I have no idea how many times I have been asked by good friends that I occasionally fish with, “When are you going to put all of the crazy things that have happened on past guide trips on paper.”My pat answer has always been, “What happens in the boat stays in the boat.”

The incidents most re-visited over the years range from, “You’ve got to be kidding?” to downright amusing and all are best left for whiling away otherwise boring periods of very little fish catching.Last week, one of the guests of a client I have fished for years, asked if I remembered him when he was introduced.

“Do you remember the little boy that hooked you in the butt with a topwater on Toledo Bend,” he asked.“I am that same kid….Jacob Swire. I cried all night long.” Now, a chemical engineer with two kids of his own prompted my asking, “Do your kids fish?” “They love it,” he replied.

Jacob was five years old when his dad lifted him over the side of my boat for an afternoon of chasing school bass.The school bass were indeed doing their thing, but we were greeted with a full measure of a 102 degree day as we idled away from the shaded boat stalls.

We had yet to reach the boat lane and the freckled face youngster had already downed one of the two bottles of root beer his Dad felt he might need for an afternoon of fishing.I was not sure how he equated his six pack of beer with two bottles of soda, but I knew I could cut the trip short if necessary.

The lake was as flat as a mirror and the bass were schooling in every direction. This was back in the day when the majority of the bass were keepers and there was very little boat traffic.The only flaw in the perfect scenario was that Jacob had no idea how to cast any kind of rod.

Rather than stop long enough for me to help the youngster get started, Dad insisted that I stay on the troll motor as he didn’t want to waste a minute of his allotted time and Jacob could just net his fish.That was fun for two bass and the last bottle of soda.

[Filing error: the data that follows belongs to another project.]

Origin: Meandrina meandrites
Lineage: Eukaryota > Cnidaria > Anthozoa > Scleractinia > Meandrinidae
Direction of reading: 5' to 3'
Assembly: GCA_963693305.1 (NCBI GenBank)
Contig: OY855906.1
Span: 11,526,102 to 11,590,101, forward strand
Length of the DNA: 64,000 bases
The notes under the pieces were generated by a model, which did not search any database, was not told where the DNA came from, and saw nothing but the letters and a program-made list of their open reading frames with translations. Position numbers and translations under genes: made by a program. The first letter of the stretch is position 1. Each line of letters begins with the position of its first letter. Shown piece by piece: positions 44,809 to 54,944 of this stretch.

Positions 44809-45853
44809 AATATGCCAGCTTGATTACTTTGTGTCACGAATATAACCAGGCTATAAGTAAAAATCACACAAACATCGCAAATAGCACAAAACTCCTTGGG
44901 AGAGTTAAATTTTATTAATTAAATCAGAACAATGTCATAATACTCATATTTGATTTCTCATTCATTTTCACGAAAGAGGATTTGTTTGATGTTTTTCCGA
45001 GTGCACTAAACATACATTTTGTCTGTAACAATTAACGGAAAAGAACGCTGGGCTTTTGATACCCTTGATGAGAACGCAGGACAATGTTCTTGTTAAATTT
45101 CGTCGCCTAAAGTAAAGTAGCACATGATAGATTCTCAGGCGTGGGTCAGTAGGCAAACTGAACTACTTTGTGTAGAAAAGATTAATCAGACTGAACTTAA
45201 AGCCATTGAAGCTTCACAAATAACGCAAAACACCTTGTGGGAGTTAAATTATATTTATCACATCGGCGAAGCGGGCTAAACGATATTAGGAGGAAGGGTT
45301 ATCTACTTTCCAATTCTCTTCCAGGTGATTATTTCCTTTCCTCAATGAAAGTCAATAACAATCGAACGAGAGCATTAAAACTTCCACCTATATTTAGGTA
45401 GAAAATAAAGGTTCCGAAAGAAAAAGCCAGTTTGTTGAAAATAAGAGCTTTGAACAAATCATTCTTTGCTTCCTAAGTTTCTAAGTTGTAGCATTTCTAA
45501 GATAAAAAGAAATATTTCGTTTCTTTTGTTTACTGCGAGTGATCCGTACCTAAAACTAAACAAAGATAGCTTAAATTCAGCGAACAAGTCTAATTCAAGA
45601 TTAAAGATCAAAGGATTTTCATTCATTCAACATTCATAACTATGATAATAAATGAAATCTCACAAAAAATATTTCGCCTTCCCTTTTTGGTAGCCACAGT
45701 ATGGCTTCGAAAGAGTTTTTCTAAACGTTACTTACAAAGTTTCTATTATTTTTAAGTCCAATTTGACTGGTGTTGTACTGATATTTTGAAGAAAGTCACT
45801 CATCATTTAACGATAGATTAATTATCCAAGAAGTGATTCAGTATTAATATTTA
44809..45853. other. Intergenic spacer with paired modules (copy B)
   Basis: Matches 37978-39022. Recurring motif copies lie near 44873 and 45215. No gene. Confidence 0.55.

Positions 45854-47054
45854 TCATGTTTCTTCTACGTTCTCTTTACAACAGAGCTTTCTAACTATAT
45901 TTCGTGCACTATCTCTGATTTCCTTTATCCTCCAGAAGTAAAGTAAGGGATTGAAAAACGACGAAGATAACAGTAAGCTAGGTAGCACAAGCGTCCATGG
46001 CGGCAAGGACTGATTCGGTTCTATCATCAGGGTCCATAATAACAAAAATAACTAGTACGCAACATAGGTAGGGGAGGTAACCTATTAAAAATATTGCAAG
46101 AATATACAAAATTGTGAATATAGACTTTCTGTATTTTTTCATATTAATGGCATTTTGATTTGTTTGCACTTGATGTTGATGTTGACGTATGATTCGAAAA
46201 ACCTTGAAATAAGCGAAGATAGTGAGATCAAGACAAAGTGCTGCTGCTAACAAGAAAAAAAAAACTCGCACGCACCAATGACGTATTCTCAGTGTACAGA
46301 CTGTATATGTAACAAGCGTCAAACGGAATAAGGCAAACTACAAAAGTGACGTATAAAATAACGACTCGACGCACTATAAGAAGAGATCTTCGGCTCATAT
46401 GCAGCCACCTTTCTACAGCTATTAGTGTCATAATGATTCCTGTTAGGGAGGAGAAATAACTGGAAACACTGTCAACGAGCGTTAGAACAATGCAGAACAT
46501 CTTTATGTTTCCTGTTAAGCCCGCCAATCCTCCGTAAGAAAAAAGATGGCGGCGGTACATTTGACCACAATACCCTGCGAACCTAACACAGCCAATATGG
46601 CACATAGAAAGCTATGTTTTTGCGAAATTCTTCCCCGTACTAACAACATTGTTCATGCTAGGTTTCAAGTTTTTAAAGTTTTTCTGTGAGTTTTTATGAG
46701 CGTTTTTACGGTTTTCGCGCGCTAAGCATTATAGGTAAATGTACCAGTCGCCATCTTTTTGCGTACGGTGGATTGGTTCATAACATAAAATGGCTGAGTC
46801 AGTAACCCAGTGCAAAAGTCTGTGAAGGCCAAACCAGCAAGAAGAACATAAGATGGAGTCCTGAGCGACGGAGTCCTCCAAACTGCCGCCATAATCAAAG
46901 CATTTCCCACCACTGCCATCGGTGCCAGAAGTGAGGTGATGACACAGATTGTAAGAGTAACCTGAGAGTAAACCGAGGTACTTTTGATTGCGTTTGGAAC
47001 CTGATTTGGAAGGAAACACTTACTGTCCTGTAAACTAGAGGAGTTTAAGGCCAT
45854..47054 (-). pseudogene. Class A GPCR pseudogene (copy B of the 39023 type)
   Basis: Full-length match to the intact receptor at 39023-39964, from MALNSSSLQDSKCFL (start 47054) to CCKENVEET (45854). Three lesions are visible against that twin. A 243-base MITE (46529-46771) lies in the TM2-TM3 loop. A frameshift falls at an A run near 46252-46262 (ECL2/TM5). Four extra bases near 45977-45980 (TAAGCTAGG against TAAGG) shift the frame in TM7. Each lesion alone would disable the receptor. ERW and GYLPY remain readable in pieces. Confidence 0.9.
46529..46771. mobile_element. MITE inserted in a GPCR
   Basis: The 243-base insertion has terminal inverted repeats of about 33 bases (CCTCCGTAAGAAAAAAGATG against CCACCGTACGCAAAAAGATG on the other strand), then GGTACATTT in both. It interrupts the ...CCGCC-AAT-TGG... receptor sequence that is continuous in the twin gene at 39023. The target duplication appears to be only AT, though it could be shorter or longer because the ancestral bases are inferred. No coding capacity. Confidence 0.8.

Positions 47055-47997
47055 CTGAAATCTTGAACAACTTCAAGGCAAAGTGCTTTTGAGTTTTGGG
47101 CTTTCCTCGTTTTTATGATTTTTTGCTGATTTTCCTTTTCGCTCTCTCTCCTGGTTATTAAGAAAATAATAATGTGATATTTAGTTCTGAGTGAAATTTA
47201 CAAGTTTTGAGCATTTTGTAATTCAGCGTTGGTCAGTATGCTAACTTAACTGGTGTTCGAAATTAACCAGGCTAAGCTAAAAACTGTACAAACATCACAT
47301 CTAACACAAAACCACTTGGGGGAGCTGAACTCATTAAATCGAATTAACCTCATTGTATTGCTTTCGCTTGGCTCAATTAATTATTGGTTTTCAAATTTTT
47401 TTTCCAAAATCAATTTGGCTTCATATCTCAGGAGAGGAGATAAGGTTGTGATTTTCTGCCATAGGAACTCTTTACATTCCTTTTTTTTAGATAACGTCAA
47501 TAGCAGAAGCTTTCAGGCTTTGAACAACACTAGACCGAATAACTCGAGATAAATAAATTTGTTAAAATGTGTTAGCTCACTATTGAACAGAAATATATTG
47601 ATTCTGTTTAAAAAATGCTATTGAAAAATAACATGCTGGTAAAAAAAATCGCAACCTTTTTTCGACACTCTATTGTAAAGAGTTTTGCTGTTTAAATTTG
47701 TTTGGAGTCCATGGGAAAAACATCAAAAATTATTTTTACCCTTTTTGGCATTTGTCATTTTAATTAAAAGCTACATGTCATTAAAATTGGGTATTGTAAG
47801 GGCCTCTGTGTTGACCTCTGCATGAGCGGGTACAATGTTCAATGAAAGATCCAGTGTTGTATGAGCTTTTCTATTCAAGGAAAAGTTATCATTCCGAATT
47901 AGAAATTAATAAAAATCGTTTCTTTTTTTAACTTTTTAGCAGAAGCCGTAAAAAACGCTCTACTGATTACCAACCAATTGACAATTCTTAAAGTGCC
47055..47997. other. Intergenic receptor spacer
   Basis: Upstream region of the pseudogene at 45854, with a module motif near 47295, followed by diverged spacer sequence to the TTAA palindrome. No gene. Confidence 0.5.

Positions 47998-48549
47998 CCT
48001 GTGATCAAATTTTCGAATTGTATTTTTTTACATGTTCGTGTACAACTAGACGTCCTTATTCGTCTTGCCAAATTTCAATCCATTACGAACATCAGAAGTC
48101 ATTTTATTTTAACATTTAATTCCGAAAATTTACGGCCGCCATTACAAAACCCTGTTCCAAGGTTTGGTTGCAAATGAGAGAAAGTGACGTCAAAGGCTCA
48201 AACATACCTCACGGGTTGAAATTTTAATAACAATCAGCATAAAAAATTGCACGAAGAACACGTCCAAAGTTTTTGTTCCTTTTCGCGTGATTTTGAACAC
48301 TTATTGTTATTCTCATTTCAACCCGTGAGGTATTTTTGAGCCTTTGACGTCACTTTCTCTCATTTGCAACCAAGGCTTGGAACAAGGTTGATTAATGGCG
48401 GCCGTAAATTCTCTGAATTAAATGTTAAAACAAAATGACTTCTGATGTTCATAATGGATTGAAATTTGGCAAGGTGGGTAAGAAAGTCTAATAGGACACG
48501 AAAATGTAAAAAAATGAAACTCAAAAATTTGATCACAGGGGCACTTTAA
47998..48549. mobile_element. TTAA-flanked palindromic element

“Jacob is going to learn to fish or we going in and I will waive the fee,” I thought to myself as I watched him wedge into the limited shade of the console.

After assuring his Dad that we would fish all the way to dark, we began to practice and eventually Jacob could at least reach the surfacing fish.It was bound to happen.After secretively pausing for a few quick gulps from a gallon jug of water I had stashed in my rod locker, Jacob inadvertently fired a cast that crossed his Dad’s line.

“Throw on the other side of the boat,” he was instructed and the results of doing exactly that were inevitable.The rear hook on his Near Nuthin’ lure lodged in my own rear and his rod came to an abrupt stop.Tears of fear exploded from his eyes as he traced his line down to my behind.He stood motionless awaiting the worst.

I quickly clipped his line off at the tip of the rod and motioned for him to just sit down and act as if nothing happened.I then announced that I needed to go to the shore for a quick bathroom break.Because I could only reach it with one hand and the hook was through my shorts as well, I had but one option.

After breaking the 12 pound test line on consecutive jerks, I doubled the line, tied it to the nearest small tree and took the plunge with great trepidation. After fashioning a semi-efficient bandage from one of my pockets, I retrieved the lure and headed back to the boat.

By choice, Jason was though for the day save helping finish off my jug of water. Dad was elated with an afternoon of fishing with his son.Jacob, however, did not join him in the picture taking.

The following morning I invited him and his twin sister to join me on a bream fishing excursion.We drank rootbeer sodas until we were sweating rootbeer and caught a box of fat bream.I moved to another Marina shortly after that and never got the Christmas card that he sent the following year.

“It’s about thirty years late,” he said while wrapping his arm around my shoulders, “but you made a little boy very happy and I want to officially thank you.”“You are more than welcome,” I replied.“I hope you didn’t bring any Near Nuthins with you!”